For the remaining investor, there is the need to ensure that the redemptions do not invalidate the ability to continue the strategy. Therefore, they can be unsympathetic to redeeming investors and reluctant to let the manager pay out large amounts of cash without protecting their position.
Most managers do try and take these decisions in a responsible manner and it seems to be a minority who abuse their position. It is certainly desirable if the proposed restructure can be put to a vote to ensure alignment of interests. Unfortunately there are a few cases where veiled threats of long term suspension or en species delivery are used to encourage passing of the vote.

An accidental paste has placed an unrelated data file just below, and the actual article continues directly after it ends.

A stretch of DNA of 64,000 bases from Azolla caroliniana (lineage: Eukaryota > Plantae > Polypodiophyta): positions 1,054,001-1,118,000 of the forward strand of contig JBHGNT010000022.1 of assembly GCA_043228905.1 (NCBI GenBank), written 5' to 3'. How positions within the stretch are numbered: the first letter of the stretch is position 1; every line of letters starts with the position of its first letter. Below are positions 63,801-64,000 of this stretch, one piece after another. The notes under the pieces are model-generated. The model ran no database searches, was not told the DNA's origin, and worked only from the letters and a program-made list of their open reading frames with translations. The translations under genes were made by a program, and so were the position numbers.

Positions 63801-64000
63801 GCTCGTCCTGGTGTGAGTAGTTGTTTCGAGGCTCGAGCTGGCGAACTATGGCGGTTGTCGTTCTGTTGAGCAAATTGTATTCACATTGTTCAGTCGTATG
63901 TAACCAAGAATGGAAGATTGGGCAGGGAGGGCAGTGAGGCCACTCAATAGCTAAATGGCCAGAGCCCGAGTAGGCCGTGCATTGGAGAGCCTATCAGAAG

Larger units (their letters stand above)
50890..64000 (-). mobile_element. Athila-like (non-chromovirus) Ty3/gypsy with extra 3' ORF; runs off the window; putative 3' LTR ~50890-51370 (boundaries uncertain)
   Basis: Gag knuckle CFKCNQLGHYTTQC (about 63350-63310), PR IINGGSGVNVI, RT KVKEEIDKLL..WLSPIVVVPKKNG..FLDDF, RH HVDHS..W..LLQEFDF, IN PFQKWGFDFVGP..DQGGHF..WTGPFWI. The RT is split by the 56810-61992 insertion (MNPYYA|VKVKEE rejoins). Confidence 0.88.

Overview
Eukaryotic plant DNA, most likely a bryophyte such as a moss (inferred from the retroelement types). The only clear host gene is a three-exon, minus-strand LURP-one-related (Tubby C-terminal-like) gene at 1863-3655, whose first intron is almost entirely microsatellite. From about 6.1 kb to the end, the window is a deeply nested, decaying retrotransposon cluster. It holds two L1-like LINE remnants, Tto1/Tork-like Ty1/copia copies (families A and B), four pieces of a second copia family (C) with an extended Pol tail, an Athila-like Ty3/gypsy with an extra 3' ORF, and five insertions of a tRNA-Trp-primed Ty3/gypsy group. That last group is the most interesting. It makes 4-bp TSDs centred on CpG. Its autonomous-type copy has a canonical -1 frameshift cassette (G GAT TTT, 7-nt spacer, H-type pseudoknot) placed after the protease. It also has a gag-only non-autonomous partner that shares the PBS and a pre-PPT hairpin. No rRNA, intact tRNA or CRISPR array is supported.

Certain strategies were always much more vulnerable to liquidity risk. This is especially true for credit related strategies including convertible bonds. The least affected strategies tended to be the more directional strategies. In figure 2 we estimate the scale of restructuring for a number of key strategies. Convertible bonds proved one of the most vulnerable as only 29% of funds were able to keep to their normal liquidity terms.
Where a manager has implemented some mechanism to delay redemptions there is an expectation that some concession should be given on fees. This acts part as a statement by the manager that it is not a ploy to keep earning higher fees by retaining assets and part to recognise that these less liquid investments are by nature more passive.
Impact on Other Strategies